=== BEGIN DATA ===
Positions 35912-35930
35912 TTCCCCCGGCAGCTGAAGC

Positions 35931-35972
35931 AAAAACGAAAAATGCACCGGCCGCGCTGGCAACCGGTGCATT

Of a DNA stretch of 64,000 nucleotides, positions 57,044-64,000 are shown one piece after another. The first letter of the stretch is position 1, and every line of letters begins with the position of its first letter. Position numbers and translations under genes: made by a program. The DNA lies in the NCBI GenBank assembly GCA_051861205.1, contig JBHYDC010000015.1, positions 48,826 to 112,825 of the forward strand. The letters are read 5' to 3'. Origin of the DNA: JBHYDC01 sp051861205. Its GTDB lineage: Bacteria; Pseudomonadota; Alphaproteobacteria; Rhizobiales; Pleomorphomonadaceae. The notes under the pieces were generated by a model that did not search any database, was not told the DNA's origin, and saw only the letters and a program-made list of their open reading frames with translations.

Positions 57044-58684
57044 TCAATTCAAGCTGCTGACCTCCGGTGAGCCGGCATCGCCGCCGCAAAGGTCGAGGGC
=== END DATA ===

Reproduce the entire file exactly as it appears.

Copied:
Positions 35912-35930
35912 TTCCCCCGGCAGCTGAAGC

Positions 35931-35972
35931 AAAAACGAAAAATGCACCGGCCGCGCTGGCAACCGGTGCATT

Of a DNA stretch of 64,000 nucleotides, positions 57,044-64,000 are shown one piece after another. The first letter of the stretch is position 1, and every line of letters begins with the position of its first letter. Position numbers and translations under genes: made by a program. The DNA lies in the NCBI GenBank assembly GCA_051861205.1, contig JBHYDC010000015.1, positions 48,826 to 112,825 of the forward strand. The letters are read 5' to 3'. Origin of the DNA: JBHYDC01 sp051861205. Its GTDB lineage: Bacteria; Pseudomonadota; Alphaproteobacteria; Rhizobiales; Pleomorphomonadaceae. The notes under the pieces were generated by a model that did not search any database, was not told the DNA's origin, and saw only the letters and a program-made list of their open reading frames with translations.

Positions 57044-58684
57044 TCAATTCAAGCTGCTGACCTCCGGTGAGCCGGCATCGCCGCCGCAAAGGTCGAGGGC